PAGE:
The U.S. Department of Energy (DOE) Solar Energy Technologies Office (SETO) announced an opportunity that will provide $20 million over three years for research, development, demonstration, and commercialization projects that minimize materials in solar energy systems, improve installation quality and resilience of PV systems, and improve the reuse and recyclability of solar panels.
This funding opportunity will also set up a Solar Partnership to Advance Recycling and Circularity to improve materials recovery and develop safe end-of-life practices for PV system components.
Recycling of solar components is an increasingly important topic as cost reduction, supportive policy, and large-scale electrification means solar could supply 40% of U.S. electricity in 2035, and 45% in 2050, as forecast by DOE’s Solar Futures Study. That would require average annual growth of 30 GW in new solar capacity this year and next, rising to 60 GW extra per year from 2025 to 2030, for a terawatt of new solar capacity by 2035. This kind of growth will see corresponding growth in used solar modules and materials that can be re-used or recycled.
One estimate, by the International Renewable Energy Agency predicts that without changes to the current structure of solar panel retirements, the world could witness some 78 million tons of solar trash disposed in landfills and other waste facilities by 2050, according to the International Renewable Energy Agency (IRENA). It predicts the U.S. will contribute 10 million metric tons of trash to that 2050 total. To put into context, the U.S. dumps almost 140 million tons of waste each year, according to the Environmental Protection Agency. But it is possible to recycle and reuse the materials. The National Renewable Energy Laboratory projects that by 2040, recycled panels and materials could help meet 25% to 30% of U.S. domestic solar manufacturing needs.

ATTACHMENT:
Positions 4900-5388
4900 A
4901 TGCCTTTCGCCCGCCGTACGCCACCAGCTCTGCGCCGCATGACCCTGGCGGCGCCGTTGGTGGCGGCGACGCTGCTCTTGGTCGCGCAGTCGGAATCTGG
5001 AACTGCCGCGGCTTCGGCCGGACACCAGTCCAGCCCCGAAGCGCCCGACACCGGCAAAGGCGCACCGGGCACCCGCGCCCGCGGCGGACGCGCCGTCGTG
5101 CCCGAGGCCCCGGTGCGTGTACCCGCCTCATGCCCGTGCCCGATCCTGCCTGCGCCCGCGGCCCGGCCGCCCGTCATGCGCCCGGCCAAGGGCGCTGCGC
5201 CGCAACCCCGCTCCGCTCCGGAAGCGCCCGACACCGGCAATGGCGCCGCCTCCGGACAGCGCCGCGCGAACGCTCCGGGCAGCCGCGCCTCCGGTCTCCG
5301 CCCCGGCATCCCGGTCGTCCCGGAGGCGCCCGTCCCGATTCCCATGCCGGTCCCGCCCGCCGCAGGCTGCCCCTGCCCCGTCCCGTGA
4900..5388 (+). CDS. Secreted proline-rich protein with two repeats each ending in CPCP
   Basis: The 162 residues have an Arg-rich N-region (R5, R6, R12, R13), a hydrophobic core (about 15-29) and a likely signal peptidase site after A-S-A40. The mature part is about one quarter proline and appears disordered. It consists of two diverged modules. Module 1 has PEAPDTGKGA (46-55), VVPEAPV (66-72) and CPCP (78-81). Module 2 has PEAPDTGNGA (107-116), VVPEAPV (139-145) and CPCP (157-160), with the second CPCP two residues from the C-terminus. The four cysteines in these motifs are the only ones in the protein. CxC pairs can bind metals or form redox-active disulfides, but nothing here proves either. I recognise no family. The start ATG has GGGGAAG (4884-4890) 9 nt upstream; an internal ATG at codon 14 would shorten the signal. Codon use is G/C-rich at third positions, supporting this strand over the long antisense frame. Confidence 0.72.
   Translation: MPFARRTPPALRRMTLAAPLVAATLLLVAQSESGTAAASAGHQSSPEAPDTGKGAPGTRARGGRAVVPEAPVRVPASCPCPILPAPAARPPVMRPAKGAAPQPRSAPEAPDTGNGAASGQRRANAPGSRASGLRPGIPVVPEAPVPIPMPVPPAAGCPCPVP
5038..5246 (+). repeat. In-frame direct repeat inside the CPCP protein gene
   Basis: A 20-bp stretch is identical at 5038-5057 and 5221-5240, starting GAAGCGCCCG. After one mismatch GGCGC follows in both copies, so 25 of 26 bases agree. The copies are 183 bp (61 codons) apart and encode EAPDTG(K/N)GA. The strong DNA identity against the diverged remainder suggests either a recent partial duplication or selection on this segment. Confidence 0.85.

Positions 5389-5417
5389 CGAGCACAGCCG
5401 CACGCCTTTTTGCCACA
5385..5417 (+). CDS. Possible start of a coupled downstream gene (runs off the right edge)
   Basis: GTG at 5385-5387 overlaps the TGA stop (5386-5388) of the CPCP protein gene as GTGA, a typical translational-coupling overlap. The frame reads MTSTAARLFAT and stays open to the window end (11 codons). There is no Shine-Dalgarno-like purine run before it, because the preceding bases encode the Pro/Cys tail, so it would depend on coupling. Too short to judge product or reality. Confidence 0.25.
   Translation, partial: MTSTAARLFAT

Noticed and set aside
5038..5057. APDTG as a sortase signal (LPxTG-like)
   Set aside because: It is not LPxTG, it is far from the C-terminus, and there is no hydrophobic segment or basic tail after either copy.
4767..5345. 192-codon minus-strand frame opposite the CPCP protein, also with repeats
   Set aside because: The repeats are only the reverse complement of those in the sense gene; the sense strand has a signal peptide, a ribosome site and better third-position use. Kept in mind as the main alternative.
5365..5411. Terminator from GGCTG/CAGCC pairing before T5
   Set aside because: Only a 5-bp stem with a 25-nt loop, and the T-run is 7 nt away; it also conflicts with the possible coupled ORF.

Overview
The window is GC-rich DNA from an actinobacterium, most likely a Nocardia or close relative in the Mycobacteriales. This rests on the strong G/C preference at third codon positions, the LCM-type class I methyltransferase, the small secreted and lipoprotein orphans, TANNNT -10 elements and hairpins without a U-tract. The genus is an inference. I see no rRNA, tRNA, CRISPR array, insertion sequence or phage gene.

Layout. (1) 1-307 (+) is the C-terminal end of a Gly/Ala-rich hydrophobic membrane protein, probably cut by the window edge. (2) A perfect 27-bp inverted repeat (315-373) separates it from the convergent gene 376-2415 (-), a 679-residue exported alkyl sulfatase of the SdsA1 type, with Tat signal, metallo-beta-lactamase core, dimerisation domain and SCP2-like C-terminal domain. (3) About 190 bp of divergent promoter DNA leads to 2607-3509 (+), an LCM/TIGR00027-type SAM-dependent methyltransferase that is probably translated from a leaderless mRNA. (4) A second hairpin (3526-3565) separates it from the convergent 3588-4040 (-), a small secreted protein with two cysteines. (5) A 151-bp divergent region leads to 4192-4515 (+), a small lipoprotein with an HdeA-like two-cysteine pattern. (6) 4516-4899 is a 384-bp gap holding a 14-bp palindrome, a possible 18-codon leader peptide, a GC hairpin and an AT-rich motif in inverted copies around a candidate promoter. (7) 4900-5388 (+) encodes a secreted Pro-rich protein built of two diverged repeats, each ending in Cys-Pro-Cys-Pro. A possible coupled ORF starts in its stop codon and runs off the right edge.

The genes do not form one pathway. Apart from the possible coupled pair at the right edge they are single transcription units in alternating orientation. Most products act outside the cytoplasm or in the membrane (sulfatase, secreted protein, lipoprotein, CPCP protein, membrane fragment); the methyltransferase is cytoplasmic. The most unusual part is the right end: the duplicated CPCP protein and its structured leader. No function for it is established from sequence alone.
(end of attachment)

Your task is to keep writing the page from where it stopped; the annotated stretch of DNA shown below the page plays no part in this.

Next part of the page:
“Thanks to President Biden’s Investing in America agenda, we are creating a robust PV recycling industry that will help us achieve a clean energy future through rapid deployment of solar energy,” said U.S. Secretary of Energy Jennifer M. Granholm. “This announcement will enhance PV systems throughout their lifecycle to lower costs and reduce impacts on the environment, while ensuring that we have a plan for taking solar panels offline in an efficient and economical manner that boosts the domestic supply chain.”
With reduced use and improved recovery of critical materials, PV system deployment will become less dependent on supply chain limitations and can sustain the expected growth in clean energy.
The Materials, Operation, and Recycling of Photovoltaics (MORE PV) funding opportunity asks teams to identify ways to optimize solar systems throughout their lifecycle to lower costs, facilitating rapid deployment of solar energy. SETO encourages teams from institutions of higher education, for-profit entities, non-profit entities, state and local government, and tribal entities to apply.
An informational webinar will be held on July 26 at 1 p.m. ET. Prior to submitting a full application for this opportunity, applicants must submit a letter of intent by September 6 at 5 p.m. ET and a concept paper by September 13 at 5 p.m. ET.
This funding opportunity supports DOE’s Photovoltaics End-of-Life Action Plan, which aims to halve the cost of recycling by 2030 and reduce the environmental impact of solar energy modules at end-of-life. It also builds on recent investments to develop durable and recyclable solar technologies as part of the 2022 Photovoltaics Research and Development funding program.
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